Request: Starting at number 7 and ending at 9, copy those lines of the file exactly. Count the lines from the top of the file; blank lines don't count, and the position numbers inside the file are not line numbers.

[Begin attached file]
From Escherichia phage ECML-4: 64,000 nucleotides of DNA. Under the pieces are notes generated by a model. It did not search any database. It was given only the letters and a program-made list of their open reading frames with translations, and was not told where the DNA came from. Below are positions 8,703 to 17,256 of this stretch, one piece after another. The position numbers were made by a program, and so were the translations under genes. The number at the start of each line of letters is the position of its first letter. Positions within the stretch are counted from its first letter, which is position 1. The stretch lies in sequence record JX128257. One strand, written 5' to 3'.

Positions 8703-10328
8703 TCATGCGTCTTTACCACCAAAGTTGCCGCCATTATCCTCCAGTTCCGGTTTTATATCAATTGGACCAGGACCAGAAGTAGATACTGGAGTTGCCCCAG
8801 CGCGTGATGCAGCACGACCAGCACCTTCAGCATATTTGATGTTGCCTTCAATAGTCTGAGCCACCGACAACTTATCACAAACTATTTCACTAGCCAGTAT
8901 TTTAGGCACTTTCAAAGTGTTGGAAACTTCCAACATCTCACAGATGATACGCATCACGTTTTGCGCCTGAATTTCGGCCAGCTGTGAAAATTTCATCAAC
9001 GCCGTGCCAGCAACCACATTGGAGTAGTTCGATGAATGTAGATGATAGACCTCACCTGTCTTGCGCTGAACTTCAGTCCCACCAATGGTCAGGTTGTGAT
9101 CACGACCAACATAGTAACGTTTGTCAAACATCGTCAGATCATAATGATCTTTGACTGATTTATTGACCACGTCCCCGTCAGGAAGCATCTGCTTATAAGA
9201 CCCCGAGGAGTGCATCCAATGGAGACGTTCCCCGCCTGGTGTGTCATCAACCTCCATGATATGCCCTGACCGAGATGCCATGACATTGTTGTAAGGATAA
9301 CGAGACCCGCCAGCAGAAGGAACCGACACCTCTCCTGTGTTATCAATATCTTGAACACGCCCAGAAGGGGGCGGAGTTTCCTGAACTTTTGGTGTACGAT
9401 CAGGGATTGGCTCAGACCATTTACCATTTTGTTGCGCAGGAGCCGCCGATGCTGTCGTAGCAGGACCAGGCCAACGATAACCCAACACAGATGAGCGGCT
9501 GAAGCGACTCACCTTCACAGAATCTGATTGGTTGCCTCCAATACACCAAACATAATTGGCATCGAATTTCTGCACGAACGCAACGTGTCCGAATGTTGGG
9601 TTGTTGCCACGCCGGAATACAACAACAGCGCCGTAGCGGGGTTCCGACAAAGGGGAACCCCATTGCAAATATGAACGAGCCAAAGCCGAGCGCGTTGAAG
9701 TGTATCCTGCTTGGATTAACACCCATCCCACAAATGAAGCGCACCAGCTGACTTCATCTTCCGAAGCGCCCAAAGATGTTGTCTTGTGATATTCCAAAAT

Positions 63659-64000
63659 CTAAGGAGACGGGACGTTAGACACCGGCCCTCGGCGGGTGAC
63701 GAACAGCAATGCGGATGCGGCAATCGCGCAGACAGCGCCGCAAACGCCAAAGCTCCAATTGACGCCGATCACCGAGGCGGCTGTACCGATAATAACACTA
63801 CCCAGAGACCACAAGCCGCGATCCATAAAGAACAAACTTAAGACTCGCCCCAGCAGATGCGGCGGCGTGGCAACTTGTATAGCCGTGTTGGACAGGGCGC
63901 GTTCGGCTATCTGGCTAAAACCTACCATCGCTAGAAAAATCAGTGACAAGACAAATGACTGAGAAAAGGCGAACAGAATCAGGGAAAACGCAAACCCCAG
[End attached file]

9101 CACGACCAACATAGTAACGTTTGTCAAACATCGTCAGATCATAATGATCTTTGACTGATTTATTGACCACGTCCCCGTCAGGAAGCATCTGCTTATAAGA
9201 CCCCGAGGAGTGCATCCAATGGAGACGTTCCCCGCCTGGTGTGTCATCAACCTCCATGATATGCCCTGACCGAGATGCCATGACATTGTTGTAAGGATAA
9301 CGAGACCCGCCAGCAGAAGGAACCGACACCTCTCCTGTGTTATCAATATCTTGAACACGCCCAGAAGGGGGCGGAGTTTCCTGAACTTTTGGTGTACGAT